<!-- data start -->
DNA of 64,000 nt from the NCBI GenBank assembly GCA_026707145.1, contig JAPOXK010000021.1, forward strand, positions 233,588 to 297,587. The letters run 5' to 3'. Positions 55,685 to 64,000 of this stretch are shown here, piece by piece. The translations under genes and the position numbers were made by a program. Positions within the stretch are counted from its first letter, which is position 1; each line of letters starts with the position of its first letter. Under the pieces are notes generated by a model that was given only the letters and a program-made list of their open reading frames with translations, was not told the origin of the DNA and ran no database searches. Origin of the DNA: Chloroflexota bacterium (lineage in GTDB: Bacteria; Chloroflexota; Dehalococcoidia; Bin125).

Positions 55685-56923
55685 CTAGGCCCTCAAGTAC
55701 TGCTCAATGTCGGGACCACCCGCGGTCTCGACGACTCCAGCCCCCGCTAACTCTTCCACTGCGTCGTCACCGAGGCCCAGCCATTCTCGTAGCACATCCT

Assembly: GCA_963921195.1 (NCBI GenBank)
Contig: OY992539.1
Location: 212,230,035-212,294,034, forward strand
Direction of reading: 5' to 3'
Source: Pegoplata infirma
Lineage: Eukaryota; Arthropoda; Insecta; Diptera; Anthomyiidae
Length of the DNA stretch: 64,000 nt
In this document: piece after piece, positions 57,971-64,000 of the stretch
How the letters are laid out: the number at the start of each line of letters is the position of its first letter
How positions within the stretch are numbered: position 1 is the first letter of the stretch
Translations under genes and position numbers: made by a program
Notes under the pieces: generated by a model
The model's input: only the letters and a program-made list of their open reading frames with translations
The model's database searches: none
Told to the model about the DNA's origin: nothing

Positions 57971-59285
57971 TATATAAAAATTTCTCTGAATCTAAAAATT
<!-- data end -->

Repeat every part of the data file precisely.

DNA of 64,000 nt from the NCBI GenBank assembly GCA_026707145.1, contig JAPOXK010000021.1, forward strand, positions 233,588 to 297,587. The letters run 5' to 3'. Positions 55,685 to 64,000 of this stretch are shown here, piece by piece. The translations under genes and the position numbers were made by a program. Positions within the stretch are counted from its first letter, which is position 1; each line of letters starts with the position of its first letter. Under the pieces are notes generated by a model that was given only the letters and a program-made list of their open reading frames with translations, was not told the origin of the DNA and ran no database searches. Origin of the DNA: Chloroflexota bacterium (lineage in GTDB: Bacteria; Chloroflexota; Dehalococcoidia; Bin125).

Positions 55685-56923
55685 CTAGGCCCTCAAGTAC
55701 TGCTCAATGTCGGGACCACCCGCGGTCTCGACGACTCCAGCCCCCGCTAACTCTTCCACTGCGTCGTCACCGAGGCCCAGCCATTCTCGTAGCACATCCT

Assembly: GCA_963921195.1 (NCBI GenBank)
Contig: OY992539.1
Location: 212,230,035-212,294,034, forward strand
Direction of reading: 5' to 3'
Source: Pegoplata infirma
Lineage: Eukaryota; Arthropoda; Insecta; Diptera; Anthomyiidae
Length of the DNA stretch: 64,000 nt
In this document: piece after piece, positions 57,971-64,000 of the stretch
How the letters are laid out: the number at the start of each line of letters is the position of its first letter
How positions within the stretch are numbered: position 1 is the first letter of the stretch
Translations under genes and position numbers: made by a program
Notes under the pieces: generated by a model
The model's input: only the letters and a program-made list of their open reading frames with translations
The model's database searches: none
Told to the model about the DNA's origin: nothing

Positions 57971-59285
57971 TATATAAAAATTTCTCTGAATCTAAAAATT